Oil price rises as US cold forecast to return

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The price of oil rose Monday, continuing its climb for a seventh straight week supported by U.S. demand for heating oil amid prolonged cold weather.

Benchmark U.S. crude for April delivery was up 28 cents to $102.48 a barrel at 0620 GMT in electronic trading on the New York Mercantile Exchange. The contract fell 55 cents to $102.20 on Friday.

Despite losses on Friday, oil was up 2 percent over the week amid rising demand for heating oil in the U.S.

Forecasters predicted a return of more cold weather in the coming weeks after a brief warm spell.

Analysts, however, have said oil prices could reverse direction due to a tempering of global demand and ample supplies.

A slower increase in Chinese property prices has added to jitters about the strength of the world's No. 2 economy. A report on manufacturing in China last week suggested global economic growth could weaken, which would reduce demand for gasoline, diesel and jet fuel.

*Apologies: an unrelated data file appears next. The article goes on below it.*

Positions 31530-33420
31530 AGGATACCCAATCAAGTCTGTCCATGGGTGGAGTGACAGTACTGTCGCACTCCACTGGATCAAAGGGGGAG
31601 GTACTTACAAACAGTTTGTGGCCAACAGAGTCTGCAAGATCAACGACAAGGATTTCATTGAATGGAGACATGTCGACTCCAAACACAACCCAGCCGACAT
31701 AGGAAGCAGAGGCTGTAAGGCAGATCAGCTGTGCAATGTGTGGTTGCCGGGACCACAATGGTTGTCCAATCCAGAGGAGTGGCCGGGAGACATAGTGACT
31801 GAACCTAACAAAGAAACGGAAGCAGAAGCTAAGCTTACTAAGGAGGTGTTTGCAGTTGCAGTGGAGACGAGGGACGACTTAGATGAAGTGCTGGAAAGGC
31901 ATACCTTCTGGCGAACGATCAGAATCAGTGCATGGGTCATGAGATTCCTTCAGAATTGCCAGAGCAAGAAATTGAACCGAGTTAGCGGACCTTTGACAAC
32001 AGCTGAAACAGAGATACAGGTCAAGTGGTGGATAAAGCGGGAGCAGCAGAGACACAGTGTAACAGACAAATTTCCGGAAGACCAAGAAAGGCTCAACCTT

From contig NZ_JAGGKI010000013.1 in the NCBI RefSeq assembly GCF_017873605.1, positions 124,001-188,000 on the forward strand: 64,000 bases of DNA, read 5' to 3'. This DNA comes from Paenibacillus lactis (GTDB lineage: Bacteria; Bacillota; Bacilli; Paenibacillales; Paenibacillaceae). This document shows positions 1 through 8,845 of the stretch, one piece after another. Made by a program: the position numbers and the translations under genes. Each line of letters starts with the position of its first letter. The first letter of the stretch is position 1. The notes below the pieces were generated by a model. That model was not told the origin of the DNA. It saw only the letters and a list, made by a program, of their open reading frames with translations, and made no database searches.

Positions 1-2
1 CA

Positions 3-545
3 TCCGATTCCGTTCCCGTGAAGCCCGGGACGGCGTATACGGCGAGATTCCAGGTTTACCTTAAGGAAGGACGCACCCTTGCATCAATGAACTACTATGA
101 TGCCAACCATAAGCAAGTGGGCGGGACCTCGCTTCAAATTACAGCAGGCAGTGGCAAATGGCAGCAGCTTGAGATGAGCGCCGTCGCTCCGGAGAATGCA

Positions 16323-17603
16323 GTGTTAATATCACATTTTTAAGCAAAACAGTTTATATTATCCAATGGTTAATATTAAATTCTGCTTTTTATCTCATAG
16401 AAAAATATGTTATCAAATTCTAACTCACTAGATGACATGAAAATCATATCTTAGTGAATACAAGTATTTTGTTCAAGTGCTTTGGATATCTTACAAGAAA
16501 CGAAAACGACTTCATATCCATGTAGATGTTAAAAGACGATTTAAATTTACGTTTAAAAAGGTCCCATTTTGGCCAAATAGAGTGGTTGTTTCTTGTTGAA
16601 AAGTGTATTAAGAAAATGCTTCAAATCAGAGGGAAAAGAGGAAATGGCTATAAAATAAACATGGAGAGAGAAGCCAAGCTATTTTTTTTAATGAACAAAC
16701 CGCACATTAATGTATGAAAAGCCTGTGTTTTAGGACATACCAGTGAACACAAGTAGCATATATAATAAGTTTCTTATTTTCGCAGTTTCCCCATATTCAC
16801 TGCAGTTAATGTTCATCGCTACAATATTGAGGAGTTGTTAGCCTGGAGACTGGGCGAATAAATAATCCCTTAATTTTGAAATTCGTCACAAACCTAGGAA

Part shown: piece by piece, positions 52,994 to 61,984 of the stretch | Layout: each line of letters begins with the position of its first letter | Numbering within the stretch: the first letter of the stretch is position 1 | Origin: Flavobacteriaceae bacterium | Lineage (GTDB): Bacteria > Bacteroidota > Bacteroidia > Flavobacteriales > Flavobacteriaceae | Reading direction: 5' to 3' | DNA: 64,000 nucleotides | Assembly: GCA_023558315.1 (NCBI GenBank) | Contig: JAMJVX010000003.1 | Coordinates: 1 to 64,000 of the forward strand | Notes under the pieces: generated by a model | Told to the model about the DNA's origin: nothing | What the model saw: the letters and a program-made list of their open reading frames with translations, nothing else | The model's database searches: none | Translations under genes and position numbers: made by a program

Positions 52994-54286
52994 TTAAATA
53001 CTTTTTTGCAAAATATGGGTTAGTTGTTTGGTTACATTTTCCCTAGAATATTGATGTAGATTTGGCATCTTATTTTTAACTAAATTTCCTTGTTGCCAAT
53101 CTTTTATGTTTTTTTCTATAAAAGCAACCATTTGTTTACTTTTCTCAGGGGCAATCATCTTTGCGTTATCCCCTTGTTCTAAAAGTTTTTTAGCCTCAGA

Supplies also appeared to be robust in the U.S. despite the higher demand, with weekly crude stocks on a rising trend.

Brent crude, which is used to set prices for international varieties of crude, added 18 cents to $110.03 on the ICE exchange in London.

In other energy futures trading in New York:

— Wholesale gasoline edged up 0.8 cent to $3.011 per gallon.

— Heating oil was up 1.1 cents at $3.05 a gallon.

— Natural gas gained 13.6 cents to $5.148 per 1,000 cubic feet.

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